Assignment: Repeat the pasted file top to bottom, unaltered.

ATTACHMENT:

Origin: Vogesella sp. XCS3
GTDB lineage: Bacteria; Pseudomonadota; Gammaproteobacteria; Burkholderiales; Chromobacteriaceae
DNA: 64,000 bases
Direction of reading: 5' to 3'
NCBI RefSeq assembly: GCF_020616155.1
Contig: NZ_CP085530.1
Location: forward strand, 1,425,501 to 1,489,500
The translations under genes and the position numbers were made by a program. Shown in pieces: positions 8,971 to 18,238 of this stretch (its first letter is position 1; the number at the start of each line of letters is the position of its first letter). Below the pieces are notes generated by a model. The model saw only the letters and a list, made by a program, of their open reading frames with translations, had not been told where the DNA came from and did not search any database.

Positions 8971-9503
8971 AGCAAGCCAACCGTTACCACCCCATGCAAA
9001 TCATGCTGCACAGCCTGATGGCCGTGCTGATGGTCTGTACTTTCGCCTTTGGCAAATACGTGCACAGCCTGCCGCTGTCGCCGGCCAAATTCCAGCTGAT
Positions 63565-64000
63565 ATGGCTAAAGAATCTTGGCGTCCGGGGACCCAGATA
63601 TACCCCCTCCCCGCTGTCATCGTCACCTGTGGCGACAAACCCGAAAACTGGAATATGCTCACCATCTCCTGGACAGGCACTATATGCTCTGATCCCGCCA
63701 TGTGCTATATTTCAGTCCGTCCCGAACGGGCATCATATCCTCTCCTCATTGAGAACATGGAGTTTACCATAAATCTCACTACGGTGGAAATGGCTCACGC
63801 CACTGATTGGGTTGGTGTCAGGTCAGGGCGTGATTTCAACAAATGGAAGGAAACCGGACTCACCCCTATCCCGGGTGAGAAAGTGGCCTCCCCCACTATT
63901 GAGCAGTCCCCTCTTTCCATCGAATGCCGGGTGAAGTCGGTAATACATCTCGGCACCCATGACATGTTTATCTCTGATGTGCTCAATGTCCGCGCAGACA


Origin: Vogesella sp. XCS3
GTDB lineage: Bacteria; Pseudomonadota; Gammaproteobacteria; Burkholderiales; Chromobacteriaceae
DNA: 64,000 bases
Direction of reading: 5' to 3'
NCBI RefSeq assembly: GCF_020616155.1
Contig: NZ_CP085530.1
Location: forward strand, 1,425,501 to 1,489,500
The translations under genes and the position numbers were made by a program. Shown in pieces: positions 8,971 to 18,238 of this stretch (its first letter is position 1; the number at the start of each line of letters is the position of its first letter). Below the pieces are notes generated by a model. The model saw only the letters and a list, made by a program, of their open reading frames with translations, had not been told where the DNA came from and did not search any database.

Positions 8971-9503
8971 AGCAAGCCAACCGTTACCACCCCATGCAAA
9001 TCATGCTGCACAGCCTGATGGCCGTGCTGATGGTCTGTACTTTCGCCTTTGGCAAATACGTGCACAGCCTGCCGCTGTCGCCGGCCAAATTCCAGCTGAT
Positions 63565-64000
63565 ATGGCTAAAGAATCTTGGCGTCCGGGGACCCAGATA
63601 TACCCCCTCCCCGCTGTCATCGTCACCTGTGGCGACAAACCCGAAAACTGGAATATGCTCACCATCTCCTGGACAGGCACTATATGCTCTGATCCCGCCA
63701 TGTGCTATATTTCAGTCCGTCCCGAACGGGCATCATATCCTCTCCTCATTGAGAACATGGAGTTTACCATAAATCTCACTACGGTGGAAATGGCTCACGC
63801 CACTGATTGGGTTGGTGTCAGGTCAGGGCGTGATTTCAACAAATGGAAGGAAACCGGACTCACCCCTATCCCGGGTGAGAAAGTGGCCTCCCCCACTATT
63901 GAGCAGTCCCCTCTTTCCATCGAATGCCGGGTGAAGTCGGTAATACATCTCGGCACCCATGACATGTTTATCTCTGATGTGCTCAATGTCCGCGCAGACA